If the traditional Christ symbolism in the scene does hold true, it’s not a long leap to imagine what the dogs may be symbolizing. Dogs have a long history throughout mythology and literature of symbolizing the underworld and serving as an omen for death. Certainly this was the case in “The Garveys at Their Best.” We watch as Laurie ponders bringing a puppy into their family alongside bringing a new life into the world. Kevin’s admission about not wanting a puppy doesn’t bode well for the impending life inside Laurie. We also become aware that Gladys was involved occupationally with canines, potentially omens of death. Whenever dogs appear in this episode (both with Gladys and when begging for food at Nora’s table) they can be heard crying…perhaps weeping for what is to come? In many mythologies, dogs also have represented duality as well. The dog represents the “wild animal” as well as the “domesticated animal.” Mythologists have compared it to the dual nature and conflict of man. This dual nature of dogs has been believed to allow them to pass between worlds. Ancient Egyptians would often depict dogs as accompanying souls from this life to the next. The Egyptian god Anubis, who was believed to have the head of a dog, was responsible for those who traveled from one world to the next. These early legends led to a later common belief that dogs could serve as spirit guides, housing souls of the departed – a theory that has been suggested as a possibility by several Leftovers fans. 

Like the deer, however, some believed the correct interpretation of the symbolism of the dog is something much darker. Rabies was a common problem in in most of the cultures that held mythologies about dogs. While many had been domesticated, there remained a healthy fear surrounding rabid dogs and the sickness they were capable of transmitting. In a recent episode, Kevin appears to have been bitten by the dog tied up outside his home. Though Kevin doesn’t appear to be overly concerned about rabies, we remain unsure of the affect the dog bite could be having on him, or if a dog was even the source of the bite. Dog bites, however, are where Saint Hubertus comes back into play.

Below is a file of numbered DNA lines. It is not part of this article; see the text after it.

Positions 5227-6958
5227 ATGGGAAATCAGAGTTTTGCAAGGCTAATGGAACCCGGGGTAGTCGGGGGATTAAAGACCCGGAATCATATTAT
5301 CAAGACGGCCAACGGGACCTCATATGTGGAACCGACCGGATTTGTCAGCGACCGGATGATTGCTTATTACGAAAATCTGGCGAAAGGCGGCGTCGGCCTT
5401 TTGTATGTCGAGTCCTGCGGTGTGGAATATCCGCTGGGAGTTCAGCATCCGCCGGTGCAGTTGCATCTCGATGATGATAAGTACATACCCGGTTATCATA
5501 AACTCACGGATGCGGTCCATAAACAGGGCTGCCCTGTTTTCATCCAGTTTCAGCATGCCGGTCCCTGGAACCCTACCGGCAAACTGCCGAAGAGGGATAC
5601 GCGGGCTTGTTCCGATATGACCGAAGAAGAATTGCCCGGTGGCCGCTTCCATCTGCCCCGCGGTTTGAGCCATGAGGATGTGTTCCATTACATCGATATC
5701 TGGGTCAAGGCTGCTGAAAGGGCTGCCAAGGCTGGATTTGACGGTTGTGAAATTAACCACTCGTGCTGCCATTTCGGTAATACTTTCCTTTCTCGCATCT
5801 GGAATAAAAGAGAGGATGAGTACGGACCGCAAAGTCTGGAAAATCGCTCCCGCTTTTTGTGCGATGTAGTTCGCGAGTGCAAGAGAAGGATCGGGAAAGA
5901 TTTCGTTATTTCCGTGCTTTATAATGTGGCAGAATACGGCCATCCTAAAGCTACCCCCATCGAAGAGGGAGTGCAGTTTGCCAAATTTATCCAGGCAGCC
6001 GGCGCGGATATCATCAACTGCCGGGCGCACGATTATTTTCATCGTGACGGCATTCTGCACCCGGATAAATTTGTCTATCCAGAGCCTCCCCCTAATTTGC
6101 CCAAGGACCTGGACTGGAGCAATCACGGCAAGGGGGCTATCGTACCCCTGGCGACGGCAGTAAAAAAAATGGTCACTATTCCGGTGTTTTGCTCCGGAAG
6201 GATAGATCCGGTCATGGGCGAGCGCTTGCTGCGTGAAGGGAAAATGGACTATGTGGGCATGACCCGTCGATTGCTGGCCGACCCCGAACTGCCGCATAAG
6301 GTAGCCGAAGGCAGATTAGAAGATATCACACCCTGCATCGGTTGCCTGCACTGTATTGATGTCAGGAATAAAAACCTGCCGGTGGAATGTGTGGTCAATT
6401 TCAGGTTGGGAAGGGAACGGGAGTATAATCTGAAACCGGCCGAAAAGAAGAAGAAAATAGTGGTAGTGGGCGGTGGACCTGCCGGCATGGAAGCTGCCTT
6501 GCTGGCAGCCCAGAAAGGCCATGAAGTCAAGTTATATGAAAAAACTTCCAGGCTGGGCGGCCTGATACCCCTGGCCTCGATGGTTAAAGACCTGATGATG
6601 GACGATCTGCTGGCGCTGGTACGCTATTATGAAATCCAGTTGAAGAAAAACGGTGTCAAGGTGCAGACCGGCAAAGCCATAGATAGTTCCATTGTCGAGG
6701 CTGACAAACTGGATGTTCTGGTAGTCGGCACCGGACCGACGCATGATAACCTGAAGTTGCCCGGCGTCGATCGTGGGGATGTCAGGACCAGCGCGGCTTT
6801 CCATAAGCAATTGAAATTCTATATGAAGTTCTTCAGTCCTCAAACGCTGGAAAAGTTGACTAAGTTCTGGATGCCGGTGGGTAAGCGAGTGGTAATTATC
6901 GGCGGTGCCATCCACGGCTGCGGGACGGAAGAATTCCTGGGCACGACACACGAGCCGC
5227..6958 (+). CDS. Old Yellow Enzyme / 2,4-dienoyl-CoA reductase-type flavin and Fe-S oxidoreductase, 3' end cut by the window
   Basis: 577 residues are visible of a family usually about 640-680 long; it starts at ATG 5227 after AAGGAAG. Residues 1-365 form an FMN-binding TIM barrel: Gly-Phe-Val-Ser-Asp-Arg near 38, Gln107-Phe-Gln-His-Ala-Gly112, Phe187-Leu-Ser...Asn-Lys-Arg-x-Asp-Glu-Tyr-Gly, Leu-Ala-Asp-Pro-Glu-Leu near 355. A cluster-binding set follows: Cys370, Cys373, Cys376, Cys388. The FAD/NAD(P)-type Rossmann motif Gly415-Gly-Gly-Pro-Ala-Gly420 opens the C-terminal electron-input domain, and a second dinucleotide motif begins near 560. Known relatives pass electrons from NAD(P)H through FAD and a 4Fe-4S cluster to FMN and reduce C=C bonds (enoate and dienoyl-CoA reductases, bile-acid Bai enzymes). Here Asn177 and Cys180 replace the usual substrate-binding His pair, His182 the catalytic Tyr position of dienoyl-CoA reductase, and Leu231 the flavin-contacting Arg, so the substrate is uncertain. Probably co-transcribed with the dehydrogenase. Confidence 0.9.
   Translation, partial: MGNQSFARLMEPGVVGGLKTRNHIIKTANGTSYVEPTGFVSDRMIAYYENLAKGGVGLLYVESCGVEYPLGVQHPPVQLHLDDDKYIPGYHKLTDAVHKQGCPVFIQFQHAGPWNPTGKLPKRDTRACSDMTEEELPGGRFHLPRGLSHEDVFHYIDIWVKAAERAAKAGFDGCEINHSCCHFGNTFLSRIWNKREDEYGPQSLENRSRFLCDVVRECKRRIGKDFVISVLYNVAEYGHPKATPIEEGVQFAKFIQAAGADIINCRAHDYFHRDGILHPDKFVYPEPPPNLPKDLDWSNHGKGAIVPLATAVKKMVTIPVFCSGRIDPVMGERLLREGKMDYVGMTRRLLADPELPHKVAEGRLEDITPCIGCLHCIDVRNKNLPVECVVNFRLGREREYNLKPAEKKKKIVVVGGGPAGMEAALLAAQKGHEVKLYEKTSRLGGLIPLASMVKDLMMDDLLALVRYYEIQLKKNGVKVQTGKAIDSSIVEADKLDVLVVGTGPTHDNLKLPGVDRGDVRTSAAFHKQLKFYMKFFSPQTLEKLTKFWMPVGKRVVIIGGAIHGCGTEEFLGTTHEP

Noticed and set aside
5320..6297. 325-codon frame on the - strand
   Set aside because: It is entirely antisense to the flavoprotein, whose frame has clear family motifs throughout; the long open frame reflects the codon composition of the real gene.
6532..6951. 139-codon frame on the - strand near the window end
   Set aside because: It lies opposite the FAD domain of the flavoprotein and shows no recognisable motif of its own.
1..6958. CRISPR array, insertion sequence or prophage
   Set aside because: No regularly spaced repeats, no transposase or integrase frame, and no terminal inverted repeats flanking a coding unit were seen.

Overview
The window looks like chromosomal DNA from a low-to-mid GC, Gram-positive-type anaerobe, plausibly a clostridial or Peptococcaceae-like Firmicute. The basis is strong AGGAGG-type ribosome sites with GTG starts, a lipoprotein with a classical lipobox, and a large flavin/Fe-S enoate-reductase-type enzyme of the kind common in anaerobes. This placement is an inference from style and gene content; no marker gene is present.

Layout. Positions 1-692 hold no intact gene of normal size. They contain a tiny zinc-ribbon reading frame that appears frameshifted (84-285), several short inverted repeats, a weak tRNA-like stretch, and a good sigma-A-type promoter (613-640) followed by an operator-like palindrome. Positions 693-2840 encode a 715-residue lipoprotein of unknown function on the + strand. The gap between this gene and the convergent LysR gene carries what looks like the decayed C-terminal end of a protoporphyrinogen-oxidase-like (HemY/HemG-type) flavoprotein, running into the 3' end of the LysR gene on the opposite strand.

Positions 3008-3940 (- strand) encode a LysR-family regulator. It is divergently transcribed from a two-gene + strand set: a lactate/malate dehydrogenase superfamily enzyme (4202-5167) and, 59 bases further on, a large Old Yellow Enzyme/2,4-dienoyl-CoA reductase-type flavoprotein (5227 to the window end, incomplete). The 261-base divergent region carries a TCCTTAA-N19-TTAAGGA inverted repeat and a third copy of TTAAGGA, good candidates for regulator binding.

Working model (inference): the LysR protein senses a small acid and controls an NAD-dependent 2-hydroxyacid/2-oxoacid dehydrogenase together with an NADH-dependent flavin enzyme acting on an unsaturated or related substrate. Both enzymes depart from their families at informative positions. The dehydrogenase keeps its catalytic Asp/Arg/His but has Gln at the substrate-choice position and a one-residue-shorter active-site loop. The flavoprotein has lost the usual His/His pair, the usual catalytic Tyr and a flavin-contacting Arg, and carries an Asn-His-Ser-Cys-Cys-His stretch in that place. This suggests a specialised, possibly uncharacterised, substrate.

Until the early 20th century, a device called St. Hubert’s Key was used throughout Europe as a cure for rabies. Named after Saint Hubertus, the key usually took the form of a metal nail or a cross. The key was heated in flames and then pressed into the area where the potentially afflicted had been bitten. The church became so enamored with the practice that they began using the key as a preventative measure on non-inflicted humans and dogs alike.

Saint Hubertus was known as a protector of the deer and a warrior against the evil capabilities of dogs. With one episode remaining and Memorial Day just around the corner, will Hubertus turn out to be the patron Saint of The Leftovers…or just a disciple of deception?

Bucher is active on Twitter and runs his own website.